In a nutshell: India recently passed regulations requiring USB-C charging ports for smartphones sold in the country by June 2025. Apple reportedly told New Delhi officials that the new rules would severely impact production goals and asked officials to delay the deadline or exempt older iPhones from the requirement.
Apple has iPhone assembly facilities in India to supply local sales and exports. Currently, it sells units going back to the iPhone 12. The only device fitted with USB-C is the iPhone 15, and it promised all future iPhones would have universal charging ports. However, retrofitting all models sold in India would be costly and time-consuming, although it did not provide estimates.
Reuters notes that Apple told India’s IT ministry in a closed-door meeting that it cannot change past designs by the deadline. If regulators do not back down, the company will fail to meet production quotas set under India’s production-linked incentive (PLI) scheme. The PLI is Prime Minister Narendra Modi’s plan to expand manufacturing and sales of smartphones in the country.
According to Apple analyst Ming-Chi Kuo, 12-14 percent of 2023 iPhone production is from India. Counterpoint Research said iPhone growth in the country exceeded 32 percent in 2023. Although Apple’s smartphone market share in India is only six percent, that’s up from two percent just four years ago.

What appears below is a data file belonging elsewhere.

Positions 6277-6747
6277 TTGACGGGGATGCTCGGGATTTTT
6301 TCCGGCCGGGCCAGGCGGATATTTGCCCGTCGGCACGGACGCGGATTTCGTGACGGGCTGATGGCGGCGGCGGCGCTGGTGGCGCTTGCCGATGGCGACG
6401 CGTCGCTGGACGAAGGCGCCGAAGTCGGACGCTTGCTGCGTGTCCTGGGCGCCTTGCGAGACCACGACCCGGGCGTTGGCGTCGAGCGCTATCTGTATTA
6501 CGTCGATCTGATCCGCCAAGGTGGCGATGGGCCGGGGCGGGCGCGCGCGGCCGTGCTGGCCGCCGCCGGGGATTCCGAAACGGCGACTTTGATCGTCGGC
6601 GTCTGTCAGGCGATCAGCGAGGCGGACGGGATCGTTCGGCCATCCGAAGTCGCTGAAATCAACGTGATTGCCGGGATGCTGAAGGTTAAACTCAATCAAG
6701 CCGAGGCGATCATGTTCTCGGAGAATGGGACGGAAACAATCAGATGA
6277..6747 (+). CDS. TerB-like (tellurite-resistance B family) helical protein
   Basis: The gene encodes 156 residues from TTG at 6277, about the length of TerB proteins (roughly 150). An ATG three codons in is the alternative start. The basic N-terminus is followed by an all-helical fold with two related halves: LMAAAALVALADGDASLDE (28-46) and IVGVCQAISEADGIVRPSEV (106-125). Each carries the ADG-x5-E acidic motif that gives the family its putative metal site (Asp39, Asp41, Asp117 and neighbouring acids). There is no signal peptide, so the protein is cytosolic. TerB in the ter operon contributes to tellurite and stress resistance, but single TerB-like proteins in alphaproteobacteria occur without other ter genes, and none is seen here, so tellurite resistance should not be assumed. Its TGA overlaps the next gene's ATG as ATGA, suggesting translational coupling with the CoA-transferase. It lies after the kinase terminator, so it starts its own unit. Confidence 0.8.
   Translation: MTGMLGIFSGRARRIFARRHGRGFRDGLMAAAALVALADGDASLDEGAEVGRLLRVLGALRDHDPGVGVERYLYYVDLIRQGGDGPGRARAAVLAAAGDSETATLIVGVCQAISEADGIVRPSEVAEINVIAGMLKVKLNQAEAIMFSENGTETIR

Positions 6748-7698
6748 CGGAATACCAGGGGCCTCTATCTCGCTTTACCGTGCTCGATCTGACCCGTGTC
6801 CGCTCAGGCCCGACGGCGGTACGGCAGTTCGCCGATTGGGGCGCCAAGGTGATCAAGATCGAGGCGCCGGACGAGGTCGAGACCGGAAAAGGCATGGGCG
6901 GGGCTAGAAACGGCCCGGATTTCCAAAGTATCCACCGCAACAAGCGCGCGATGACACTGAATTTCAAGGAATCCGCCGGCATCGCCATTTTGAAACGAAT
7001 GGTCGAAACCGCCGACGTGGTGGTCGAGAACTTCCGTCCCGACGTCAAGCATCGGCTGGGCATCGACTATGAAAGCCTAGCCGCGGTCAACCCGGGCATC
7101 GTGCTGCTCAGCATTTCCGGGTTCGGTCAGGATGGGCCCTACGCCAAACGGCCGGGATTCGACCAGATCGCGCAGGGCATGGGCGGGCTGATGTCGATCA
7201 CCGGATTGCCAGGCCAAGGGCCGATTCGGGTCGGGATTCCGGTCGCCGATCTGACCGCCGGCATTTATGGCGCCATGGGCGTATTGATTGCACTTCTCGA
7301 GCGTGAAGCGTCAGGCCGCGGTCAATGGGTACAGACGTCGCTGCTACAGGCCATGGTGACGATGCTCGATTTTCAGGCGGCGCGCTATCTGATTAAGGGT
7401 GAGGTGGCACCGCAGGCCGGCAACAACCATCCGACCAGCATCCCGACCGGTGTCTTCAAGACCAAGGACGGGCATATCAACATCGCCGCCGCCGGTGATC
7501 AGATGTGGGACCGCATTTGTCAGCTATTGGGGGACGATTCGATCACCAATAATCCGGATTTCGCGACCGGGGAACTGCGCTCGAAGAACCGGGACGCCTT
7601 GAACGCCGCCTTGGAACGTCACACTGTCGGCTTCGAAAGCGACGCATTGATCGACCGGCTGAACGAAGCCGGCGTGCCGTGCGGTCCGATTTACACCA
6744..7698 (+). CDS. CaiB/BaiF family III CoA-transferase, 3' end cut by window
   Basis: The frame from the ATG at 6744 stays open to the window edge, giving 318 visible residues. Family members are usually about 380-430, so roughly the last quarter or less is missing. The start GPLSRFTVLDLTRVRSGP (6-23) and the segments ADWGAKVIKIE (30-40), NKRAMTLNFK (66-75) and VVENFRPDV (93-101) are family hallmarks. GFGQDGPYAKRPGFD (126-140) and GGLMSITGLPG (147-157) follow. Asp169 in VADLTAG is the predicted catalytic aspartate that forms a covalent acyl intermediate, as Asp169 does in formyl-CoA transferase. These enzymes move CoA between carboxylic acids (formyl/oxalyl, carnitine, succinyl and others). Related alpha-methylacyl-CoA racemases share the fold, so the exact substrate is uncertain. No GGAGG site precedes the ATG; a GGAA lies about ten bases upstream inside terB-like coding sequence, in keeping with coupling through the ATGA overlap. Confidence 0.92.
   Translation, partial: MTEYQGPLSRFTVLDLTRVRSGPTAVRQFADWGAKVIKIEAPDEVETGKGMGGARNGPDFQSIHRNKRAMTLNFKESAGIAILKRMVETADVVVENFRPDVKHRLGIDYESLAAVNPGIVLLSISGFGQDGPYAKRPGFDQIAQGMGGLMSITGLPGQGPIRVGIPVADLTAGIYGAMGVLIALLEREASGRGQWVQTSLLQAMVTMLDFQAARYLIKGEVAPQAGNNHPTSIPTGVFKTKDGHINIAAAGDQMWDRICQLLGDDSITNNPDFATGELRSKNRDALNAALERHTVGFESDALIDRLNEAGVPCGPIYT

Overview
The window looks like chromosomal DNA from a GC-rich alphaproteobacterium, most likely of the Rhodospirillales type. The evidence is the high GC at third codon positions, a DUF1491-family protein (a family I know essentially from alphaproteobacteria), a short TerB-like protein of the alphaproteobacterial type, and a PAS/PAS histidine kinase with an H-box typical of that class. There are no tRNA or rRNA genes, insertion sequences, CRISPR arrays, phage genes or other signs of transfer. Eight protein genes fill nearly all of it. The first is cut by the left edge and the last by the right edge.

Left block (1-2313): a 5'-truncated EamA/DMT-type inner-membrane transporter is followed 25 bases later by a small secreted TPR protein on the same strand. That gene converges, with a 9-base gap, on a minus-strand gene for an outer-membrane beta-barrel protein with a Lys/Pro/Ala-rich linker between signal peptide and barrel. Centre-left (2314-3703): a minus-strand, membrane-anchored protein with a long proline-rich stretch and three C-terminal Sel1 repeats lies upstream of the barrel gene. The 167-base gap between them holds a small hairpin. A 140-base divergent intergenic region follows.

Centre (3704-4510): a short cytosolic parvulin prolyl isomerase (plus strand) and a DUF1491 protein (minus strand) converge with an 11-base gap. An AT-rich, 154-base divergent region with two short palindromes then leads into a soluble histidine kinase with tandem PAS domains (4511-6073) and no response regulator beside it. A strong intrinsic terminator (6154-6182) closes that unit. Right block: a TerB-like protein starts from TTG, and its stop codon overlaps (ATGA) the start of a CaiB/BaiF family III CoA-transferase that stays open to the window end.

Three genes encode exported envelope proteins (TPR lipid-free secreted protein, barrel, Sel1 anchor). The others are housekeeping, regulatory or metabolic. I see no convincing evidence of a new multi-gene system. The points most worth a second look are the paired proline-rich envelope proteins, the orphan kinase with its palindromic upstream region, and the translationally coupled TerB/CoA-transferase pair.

It would seem that Apple holds all the cards in the negotiation. Despite its small piece of the market pie, India’s PLI plans to rely on continued iPhone sales. Indian buying trends show consumers prefer purchasing lower-priced but older phones over the latest and greatest. So if regulators don’t cut Cupertino some slack, it may discontinue sales on iPhones 12, 13, and 14, upsetting the market.
However, it probably won’t come to that. Everybody wants a win-win outcome, so regulators are likely to concede within reason, and there is no indication Apple is being unreasonable since it asked for the same thing in Europe.
The EU’s deadline for phones to have universal charging is December 2024 – six months before India’s. Apple has already told European regulators that it can meet their deadline if older iPhones are exempt. Otherwise, it said it needs at least 18 months to comply. So, it’s likely asking India for the same exemption or a 12-month delay.